We would like to ensure that you are still receiving content that you find useful – please confirm that you would like to continue to receive ILO newsletters.
23 April 2013
The recent case of Campion v Wat(1) has confirmed that an application to dismiss a claim for failure to make discovery will not succeed where the discovery obligation is complied with, notwithstanding the other party's reservations about the discovery actually made. Once deficiencies in making the discovery were resolved, the court found no basis to deprive the plaintiff of an opportunity to present its case. The case is a useful reminder that in making applications to strike out proceedings, the courts are slow to deprive litigants of a trial, and that curing a default in taking a particular step in the proceedings will normally satisfy the court.
The case involved a dispute between a divorced couple regarding the ownership of rare stamps and associated certificates, as well as a security deposit cheque. With regard to the substance of the dispute, the defendant denied that:
The defendant also raised preliminary objections, including that:
Unsurprisingly, given the contention involved in the dispute, discovery was pursued.
The defendant had misgivings about the discovery originally made by the plaintiff and brought the application to dismiss the proceedings arising from the plaintiff's failings in that regard. At or about the hearing of the motion, a second supplemental affidavit of discovery was produced on behalf of the plaintiff. The plaintiff conceded that there were deficiencies in the previous affidavits sworn. However, it was contended that those deficiencies were unintentional and whatever deficiencies there were had since been rectified. Accordingly, the plaintiff contended that it would be unjust and unreasonable to be deprived of the opportunity to present his case. The defendant contended that the position could not be remedied, and that the latest affidavit was insufficient to excuse the plaintiff from the consequence of his previous recalcitrance.
At the outset, the court noted that the Rules of the Superior Courts Order 31, Rule 12 required the party to make an affidavit detailing documents that are or were in its possession or power relating to any matter in question in the case. Further, the court observed that the jurisdiction to strike out a claim or a defence for failure to make discovery exists for the purpose of enforcing and ensuring compliance with the court's order, to the effect that the discovery sought is necessary for the fair disposal of the action.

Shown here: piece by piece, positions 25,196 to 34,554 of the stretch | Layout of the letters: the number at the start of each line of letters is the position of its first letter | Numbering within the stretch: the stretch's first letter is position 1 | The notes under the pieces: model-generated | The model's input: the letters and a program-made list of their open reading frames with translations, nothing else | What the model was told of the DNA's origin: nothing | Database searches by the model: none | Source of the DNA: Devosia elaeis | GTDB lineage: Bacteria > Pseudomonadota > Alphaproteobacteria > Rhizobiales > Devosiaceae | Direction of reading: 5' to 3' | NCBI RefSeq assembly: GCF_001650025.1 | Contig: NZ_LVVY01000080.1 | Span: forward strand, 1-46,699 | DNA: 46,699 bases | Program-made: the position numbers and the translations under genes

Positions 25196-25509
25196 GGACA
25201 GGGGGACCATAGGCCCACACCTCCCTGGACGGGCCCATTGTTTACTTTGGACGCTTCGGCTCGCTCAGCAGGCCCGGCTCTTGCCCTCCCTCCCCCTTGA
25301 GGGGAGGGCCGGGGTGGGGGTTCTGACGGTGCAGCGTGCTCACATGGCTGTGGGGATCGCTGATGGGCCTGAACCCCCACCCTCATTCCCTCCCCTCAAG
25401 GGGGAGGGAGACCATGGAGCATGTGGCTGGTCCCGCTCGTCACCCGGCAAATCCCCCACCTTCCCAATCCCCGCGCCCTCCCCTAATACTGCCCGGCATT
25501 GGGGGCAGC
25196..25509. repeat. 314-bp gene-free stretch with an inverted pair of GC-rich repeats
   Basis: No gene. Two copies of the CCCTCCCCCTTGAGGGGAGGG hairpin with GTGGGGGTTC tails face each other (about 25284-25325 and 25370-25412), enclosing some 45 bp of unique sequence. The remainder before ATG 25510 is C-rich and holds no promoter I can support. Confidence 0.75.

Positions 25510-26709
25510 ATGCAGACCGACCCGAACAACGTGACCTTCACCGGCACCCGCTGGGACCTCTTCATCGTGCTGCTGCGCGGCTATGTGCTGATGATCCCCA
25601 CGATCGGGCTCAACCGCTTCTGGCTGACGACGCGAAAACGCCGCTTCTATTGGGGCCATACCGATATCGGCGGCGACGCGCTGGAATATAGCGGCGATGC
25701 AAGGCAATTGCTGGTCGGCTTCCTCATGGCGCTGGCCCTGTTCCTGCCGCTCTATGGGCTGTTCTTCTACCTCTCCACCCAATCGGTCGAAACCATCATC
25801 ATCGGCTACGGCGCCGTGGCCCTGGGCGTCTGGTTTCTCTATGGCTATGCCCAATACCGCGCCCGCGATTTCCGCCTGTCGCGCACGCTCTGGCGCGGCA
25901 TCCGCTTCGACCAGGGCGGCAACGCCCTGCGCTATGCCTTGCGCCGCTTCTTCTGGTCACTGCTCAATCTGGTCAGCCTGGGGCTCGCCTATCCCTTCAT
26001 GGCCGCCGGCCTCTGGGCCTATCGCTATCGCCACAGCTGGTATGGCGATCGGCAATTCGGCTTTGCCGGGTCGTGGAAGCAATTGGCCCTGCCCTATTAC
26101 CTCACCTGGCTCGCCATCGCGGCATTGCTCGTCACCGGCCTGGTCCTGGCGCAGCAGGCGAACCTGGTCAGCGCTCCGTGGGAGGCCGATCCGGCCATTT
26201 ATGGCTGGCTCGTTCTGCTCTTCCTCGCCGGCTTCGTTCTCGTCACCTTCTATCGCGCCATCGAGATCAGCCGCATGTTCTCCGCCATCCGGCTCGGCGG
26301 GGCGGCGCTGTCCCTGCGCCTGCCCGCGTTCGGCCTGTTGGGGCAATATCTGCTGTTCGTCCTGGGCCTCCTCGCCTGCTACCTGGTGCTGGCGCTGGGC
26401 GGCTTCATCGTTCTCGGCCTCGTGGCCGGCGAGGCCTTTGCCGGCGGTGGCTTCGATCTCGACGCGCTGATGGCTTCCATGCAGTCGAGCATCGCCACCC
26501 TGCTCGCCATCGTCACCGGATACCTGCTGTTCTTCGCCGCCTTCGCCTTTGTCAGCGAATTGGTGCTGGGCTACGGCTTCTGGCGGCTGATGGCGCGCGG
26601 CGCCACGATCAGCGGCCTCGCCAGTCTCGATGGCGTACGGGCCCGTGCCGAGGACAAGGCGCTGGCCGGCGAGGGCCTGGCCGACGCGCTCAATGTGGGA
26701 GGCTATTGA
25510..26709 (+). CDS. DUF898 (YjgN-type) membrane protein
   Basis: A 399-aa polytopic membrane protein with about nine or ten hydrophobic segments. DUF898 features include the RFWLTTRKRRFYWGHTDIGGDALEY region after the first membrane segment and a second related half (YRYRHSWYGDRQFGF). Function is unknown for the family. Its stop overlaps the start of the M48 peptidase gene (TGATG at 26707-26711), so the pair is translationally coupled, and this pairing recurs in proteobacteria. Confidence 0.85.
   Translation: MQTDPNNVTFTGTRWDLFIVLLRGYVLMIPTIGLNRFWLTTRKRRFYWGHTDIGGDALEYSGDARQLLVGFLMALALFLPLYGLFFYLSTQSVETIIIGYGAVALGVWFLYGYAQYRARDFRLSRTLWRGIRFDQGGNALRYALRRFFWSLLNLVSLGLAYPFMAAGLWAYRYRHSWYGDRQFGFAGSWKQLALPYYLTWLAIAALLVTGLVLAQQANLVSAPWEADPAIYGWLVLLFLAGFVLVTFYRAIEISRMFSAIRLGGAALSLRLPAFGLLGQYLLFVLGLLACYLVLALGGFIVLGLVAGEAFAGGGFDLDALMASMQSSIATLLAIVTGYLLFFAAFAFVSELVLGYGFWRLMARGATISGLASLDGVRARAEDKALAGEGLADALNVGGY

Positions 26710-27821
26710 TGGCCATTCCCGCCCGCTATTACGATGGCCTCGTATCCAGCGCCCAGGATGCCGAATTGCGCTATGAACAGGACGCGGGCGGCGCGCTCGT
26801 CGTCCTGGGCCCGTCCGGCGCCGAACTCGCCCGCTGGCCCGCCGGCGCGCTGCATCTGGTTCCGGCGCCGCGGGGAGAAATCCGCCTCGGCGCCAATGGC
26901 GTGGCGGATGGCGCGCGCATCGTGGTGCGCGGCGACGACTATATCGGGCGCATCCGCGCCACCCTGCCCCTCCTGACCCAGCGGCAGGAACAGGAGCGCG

However, the court stated that once the discovery has been made, it is not generally the function of the court to make determinations of fact in order to decide whether the claim should be struck out. The court should not do so on affidavit evidence alone, but at a hearing at which the plaintiff is cross-examined. The court identified that the Supreme Court authority of Murphy v J Donohue Limited(2) supports this approach and referred to the headnote to the effect:
"[T]hat O. 31, r. 21 of the Rules of the Superior Courts, 1986, existed to ensure compliance with orders for discovery rather than to punish those who default; and that while cases might exist where a defence should be struck out because one party might not be able to get a fair trial as a result of the other parties wilful refusal to comply with an order for discovery, such cases would be extreme."
Bearing this in mind, the court felt that since the plaintiff had now made the discovery in the appropriate form, it was not open to it to determine on the basis of probability or improbability whether the plaintiff's explanations were correct. It was also felt that the court was not in a position to contrast the pleadings delivered against the contents of the discovery affidavits to establish the position. Ultimately, the court felt that it was inappropriate to direct the dismissal of the plaintiff's case; nor would it be just to do so. In this regard, it pointed out that the defendant had not identified to the court any special or particular prejudice that arose out of the late filing of the second supplemental affidavit of discovery in proper form. However, although the court recognised that it was "clearly reasonable and prudent and appropriate for the defendant to bring this motion", whether the affidavit ultimately delivered on the same was properly open to criticism was a matter best considered in the context of the trial as a whole in light of the evidence. Accordingly, the motion was dismissed.
Although not necessarily new authority, the decision restated the general position of the courts that it is in extreme cases only that pleadings will be struck out arising from the delayed or sequential making of discovery. Typically, where a party takes steps, even belatedly, to set out its discovery in the appropriate form, the courts will not preclude that party from either prosecuting or defending a claim. While there are exceptions to such an approach, and extreme cases may warrant striking out, the facts were such that the court was satisfied to let the matter proceed to hearing. Therefore, if faced with a party which is recalcitrant in making discovery, a litigant should be aware that if strike-out of that party's pleaded case is sought, the delivery of a discovery affidavit in advance of the hearing is likely to mean the motion will fail.
The materials contained on this website are for general information purposes only and are subject to the disclaimer.
ILO is a premium online legal update service for major companies and law firms worldwide. In-house corporate counsel and other users of legal services, as well as law firm partners, qualify for a free subscription.